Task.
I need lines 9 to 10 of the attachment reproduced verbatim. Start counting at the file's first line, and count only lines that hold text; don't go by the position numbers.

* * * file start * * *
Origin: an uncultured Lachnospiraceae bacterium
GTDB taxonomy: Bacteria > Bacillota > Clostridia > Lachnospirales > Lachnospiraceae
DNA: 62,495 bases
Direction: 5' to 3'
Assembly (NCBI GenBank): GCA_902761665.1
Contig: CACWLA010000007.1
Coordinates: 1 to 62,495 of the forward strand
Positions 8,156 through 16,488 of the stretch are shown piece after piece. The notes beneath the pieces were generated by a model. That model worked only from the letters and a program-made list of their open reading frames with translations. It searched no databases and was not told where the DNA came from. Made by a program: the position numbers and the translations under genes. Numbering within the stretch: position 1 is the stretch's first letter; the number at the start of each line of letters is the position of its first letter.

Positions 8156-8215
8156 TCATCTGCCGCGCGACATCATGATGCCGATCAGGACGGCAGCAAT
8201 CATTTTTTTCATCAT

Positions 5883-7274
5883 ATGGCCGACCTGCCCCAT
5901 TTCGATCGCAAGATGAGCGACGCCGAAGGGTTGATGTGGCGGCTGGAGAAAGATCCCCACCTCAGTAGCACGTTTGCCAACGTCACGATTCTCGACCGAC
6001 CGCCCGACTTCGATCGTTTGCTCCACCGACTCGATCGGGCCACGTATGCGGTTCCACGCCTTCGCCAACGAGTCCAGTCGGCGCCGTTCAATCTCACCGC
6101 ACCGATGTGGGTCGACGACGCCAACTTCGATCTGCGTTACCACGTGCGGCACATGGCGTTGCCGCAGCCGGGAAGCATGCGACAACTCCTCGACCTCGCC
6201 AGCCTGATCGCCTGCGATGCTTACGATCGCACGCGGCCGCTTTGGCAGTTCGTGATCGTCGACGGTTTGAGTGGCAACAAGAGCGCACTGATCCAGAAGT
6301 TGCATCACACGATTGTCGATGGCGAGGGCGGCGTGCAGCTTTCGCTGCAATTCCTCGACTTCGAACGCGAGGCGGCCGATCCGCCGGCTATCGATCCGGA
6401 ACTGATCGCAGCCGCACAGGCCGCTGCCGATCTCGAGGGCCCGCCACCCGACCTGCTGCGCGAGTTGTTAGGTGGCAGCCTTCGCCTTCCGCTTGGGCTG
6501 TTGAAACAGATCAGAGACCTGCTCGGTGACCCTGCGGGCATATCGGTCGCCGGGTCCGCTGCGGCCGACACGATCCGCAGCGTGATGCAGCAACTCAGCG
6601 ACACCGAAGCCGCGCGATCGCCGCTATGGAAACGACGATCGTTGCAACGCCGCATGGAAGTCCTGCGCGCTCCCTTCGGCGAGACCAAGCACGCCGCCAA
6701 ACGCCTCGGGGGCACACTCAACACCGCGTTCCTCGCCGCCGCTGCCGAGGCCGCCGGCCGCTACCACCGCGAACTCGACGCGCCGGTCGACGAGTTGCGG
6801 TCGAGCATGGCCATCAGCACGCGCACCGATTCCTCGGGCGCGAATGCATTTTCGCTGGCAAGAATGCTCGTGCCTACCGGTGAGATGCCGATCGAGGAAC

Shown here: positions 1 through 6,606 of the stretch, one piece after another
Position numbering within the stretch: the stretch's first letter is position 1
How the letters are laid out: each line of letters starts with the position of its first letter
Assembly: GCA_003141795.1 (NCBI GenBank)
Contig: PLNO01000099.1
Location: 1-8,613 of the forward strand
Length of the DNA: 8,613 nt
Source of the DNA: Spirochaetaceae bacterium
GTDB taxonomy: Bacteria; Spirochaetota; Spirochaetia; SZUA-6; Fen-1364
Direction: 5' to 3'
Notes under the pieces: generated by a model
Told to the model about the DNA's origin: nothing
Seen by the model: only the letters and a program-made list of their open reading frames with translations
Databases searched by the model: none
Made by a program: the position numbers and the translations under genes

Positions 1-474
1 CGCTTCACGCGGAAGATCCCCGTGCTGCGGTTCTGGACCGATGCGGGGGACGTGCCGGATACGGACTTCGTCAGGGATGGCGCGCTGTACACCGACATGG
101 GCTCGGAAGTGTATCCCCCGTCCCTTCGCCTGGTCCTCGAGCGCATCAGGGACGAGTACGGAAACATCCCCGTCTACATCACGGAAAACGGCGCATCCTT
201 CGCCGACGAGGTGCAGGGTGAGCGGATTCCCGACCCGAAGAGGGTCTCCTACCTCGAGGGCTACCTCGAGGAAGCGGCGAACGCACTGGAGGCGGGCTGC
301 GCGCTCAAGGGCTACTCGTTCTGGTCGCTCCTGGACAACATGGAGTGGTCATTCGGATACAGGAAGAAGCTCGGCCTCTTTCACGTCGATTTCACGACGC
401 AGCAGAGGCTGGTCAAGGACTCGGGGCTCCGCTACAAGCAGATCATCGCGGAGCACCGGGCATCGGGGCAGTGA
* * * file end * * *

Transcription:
Positions 8156-8215
8156 TCATCTGCCGCGCGACATCATGATGCCGATCAGGACGGCAGCAAT